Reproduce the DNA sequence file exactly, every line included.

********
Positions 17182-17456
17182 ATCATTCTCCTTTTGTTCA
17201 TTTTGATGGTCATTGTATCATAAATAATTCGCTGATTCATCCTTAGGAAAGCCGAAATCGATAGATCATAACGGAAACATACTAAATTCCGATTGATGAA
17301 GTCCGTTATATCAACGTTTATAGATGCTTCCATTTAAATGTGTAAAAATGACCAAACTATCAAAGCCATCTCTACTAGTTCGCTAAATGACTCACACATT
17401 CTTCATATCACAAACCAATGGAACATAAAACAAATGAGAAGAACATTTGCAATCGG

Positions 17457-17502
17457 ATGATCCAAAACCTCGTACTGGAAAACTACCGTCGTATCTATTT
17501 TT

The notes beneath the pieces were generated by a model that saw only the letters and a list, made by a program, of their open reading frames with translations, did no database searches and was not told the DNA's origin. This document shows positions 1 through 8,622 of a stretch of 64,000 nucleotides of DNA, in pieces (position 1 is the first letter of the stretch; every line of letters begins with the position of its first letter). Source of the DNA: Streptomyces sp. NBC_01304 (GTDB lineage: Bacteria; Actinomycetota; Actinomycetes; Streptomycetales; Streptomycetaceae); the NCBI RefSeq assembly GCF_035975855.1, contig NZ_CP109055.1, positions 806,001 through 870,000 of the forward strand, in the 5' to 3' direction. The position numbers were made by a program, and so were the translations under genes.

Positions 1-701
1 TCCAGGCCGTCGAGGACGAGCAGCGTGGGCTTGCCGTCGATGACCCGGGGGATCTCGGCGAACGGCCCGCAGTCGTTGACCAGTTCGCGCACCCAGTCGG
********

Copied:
Positions 17182-17456
17182 ATCATTCTCCTTTTGTTCA
17201 TTTTGATGGTCATTGTATCATAAATAATTCGCTGATTCATCCTTAGGAAAGCCGAAATCGATAGATCATAACGGAAACATACTAAATTCCGATTGATGAA
17301 GTCCGTTATATCAACGTTTATAGATGCTTCCATTTAAATGTGTAAAAATGACCAAACTATCAAAGCCATCTCTACTAGTTCGCTAAATGACTCACACATT
17401 CTTCATATCACAAACCAATGGAACATAAAACAAATGAGAAGAACATTTGCAATCGG

Positions 17457-17502
17457 ATGATCCAAAACCTCGTACTGGAAAACTACCGTCGTATCTATTT
17501 TT

The notes beneath the pieces were generated by a model that saw only the letters and a list, made by a program, of their open reading frames with translations, did no database searches and was not told the DNA's origin. This document shows positions 1 through 8,622 of a stretch of 64,000 nucleotides of DNA, in pieces (position 1 is the first letter of the stretch; every line of letters begins with the position of its first letter). Source of the DNA: Streptomyces sp. NBC_01304 (GTDB lineage: Bacteria; Actinomycetota; Actinomycetes; Streptomycetales; Streptomycetaceae); the NCBI RefSeq assembly GCF_035975855.1, contig NZ_CP109055.1, positions 806,001 through 870,000 of the forward strand, in the 5' to 3' direction. The position numbers were made by a program, and so were the translations under genes.

Positions 1-701
1 TCCAGGCCGTCGAGGACGAGCAGCGTGGGCTTGCCGTCGATGACCCGGGGGATCTCGGCGAACGGCCCGCAGTCGTTGACCAGTTCGCGCACCCAGTCGG